World MS Day 2015

The tremendous passion and purpose for marriage equality that poured out across Ireland last week was invigorating. It’s with this same passion and purpose I ask people to join the 2.3 million people across the world and the 8,000 plus people in Ireland with Multiple Sclerosis as we celebrate World MS Day.
There is a young woman being diagnosed today. She’s probably in her late 20s, her prime adult years. She’s told about the damage to her brain, her spine and the central nervous system. There is no cure. Because MS affects the central nervous system, the system that controls everything, MS can cause a huge variety of problems including fatigue, loss of balance, cognitive dysfunction, visual difficulties, depression and other symptoms.
MS is a chronic, neurological condition that fluctuates, so she’ll learn from healthcare practitioners what it might mean long-term but there are no certainties. She’ll search out information online, look to family and friends for support and turn to the groups and organisation that understand what it means to live with a life-long condition. Gradually, she’ll build her resilience and learn how to manage her condition and thrive again. But it is only because there are people she can trust to support her through the worst of days that she will have a chance to have the best of days again.
People with MS are the tip of the iceberg when it comes to brain conditions- there are more than 700,000 people in Ireland with neurological conditions (including Parkinson’s, Huntington’s, Motor Neuron Disease, chronic pain, acquired brain injury, and others) supported by different organisations. The Scheme to Support National Organisations in the Community and Voluntary Sector (SSNO) provides many of these organisations with money to provide services. All neurological organisations that applied, were denied funding ( The Neurological Alliance of Ireland represents those 700,000 people but for the past eight budgets, not for profit organisations that provide the care to people with neurological conditions have had their funding decimated.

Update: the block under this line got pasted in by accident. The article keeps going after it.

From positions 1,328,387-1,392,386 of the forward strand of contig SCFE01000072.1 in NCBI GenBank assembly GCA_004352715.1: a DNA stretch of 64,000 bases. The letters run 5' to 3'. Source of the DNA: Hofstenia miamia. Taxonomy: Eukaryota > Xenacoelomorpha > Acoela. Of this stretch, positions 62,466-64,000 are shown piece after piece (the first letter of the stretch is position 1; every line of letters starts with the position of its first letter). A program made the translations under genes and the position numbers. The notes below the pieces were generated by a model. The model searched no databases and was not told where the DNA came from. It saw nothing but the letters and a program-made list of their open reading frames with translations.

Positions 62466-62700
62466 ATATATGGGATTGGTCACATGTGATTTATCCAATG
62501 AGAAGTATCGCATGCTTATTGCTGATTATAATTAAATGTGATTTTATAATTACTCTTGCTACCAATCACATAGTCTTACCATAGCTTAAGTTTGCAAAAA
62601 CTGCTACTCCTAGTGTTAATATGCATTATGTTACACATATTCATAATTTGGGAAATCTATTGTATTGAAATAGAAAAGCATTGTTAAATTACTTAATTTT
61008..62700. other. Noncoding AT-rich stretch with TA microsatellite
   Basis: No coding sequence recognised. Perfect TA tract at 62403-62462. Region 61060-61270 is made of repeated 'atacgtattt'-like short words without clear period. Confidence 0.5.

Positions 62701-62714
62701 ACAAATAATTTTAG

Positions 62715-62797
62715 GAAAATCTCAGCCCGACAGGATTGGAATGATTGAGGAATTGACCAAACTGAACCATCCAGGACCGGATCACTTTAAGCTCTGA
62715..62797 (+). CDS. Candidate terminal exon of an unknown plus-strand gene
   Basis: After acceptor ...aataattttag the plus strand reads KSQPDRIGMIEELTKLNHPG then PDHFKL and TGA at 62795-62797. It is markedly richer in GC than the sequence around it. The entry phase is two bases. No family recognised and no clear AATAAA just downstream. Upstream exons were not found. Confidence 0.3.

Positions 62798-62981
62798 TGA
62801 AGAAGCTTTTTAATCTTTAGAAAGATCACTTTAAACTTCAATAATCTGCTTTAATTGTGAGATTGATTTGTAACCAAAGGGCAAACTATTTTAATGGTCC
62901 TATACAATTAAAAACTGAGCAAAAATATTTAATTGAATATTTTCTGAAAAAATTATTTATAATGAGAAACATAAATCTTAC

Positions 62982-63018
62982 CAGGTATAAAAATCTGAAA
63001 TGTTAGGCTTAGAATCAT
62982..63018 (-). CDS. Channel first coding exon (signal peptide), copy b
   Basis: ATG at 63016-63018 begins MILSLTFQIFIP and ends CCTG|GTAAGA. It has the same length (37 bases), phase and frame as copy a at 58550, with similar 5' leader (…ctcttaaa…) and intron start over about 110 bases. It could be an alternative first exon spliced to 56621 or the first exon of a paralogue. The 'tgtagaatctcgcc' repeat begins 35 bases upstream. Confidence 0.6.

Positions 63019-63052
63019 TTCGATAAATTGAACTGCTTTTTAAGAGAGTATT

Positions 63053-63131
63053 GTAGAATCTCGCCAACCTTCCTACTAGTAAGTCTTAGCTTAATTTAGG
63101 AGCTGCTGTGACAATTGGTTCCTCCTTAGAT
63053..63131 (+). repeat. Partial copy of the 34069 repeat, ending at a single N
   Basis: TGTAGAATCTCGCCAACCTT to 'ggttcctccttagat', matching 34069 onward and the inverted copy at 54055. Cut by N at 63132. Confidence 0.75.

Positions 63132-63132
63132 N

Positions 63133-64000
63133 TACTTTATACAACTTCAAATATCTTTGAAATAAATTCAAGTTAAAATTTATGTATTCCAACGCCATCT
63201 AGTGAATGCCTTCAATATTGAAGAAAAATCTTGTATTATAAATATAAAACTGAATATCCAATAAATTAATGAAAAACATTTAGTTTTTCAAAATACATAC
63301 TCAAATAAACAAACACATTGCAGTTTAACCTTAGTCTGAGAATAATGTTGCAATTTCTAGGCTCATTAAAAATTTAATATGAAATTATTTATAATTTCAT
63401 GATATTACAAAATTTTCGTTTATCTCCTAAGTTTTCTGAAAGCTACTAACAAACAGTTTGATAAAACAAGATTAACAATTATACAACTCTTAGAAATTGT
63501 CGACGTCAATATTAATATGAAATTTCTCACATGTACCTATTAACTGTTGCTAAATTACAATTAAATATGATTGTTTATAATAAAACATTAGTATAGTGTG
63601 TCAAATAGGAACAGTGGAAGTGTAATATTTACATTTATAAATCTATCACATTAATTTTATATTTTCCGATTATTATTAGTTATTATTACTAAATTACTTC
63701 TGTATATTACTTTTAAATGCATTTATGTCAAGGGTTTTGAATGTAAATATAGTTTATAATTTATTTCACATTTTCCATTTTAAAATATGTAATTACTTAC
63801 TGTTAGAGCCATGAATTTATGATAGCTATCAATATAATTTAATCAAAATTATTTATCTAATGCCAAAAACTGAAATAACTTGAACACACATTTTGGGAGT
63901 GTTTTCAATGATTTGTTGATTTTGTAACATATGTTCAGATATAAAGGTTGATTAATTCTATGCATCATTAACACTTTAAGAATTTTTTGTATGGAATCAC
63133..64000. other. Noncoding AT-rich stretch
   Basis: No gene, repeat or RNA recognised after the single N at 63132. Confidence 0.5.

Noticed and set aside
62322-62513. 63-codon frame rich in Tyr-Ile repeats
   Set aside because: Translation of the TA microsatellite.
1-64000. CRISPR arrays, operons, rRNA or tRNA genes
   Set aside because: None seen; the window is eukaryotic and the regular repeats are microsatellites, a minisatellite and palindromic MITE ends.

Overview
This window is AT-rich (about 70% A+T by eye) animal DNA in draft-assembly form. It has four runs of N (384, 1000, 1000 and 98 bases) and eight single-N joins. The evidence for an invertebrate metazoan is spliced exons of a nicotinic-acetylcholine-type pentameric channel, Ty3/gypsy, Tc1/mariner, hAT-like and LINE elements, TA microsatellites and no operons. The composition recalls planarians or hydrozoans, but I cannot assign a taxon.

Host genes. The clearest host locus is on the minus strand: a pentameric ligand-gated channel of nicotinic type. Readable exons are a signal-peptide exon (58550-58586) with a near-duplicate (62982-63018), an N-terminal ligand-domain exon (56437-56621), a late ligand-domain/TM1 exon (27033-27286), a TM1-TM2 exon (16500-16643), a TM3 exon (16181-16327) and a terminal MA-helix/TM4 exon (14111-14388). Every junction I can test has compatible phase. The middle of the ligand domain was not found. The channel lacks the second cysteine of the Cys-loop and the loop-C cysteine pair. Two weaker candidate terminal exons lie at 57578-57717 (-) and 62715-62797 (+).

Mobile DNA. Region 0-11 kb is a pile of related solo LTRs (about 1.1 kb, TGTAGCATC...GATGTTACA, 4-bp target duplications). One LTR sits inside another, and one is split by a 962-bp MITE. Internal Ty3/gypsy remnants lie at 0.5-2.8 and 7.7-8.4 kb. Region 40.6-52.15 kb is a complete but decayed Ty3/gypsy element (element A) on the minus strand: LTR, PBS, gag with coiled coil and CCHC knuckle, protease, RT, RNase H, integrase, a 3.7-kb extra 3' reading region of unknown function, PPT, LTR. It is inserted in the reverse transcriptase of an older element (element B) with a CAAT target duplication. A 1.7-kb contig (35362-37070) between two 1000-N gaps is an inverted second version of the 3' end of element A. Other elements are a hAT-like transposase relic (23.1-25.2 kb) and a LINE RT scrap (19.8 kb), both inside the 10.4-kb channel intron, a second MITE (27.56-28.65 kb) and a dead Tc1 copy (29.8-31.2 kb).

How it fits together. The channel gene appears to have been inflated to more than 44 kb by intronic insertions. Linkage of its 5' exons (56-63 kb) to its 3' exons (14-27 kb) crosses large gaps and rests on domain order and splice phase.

We are people with decades to live and huge lives and careers ahead. By investing in neurological services we can ensure that people can be supported to stay well and continue to thrive. We can make the investment and change the course of people’s lives.
It was eight years ago this month when the bottom fell out of my world, the universe gave me a massive shake and I looked around for some sort of guidance in all the madness. Funding needs to be restored so people in Ireland with brain conditions are supported through the worst days of their lives. This matters because it is our brain that makes us who we are and I hope those who make the decisions reconsider. On this World MS Day, I’d like to thank the people across the world who have shown me, no matter how bad things are, l am Stronger than MS.

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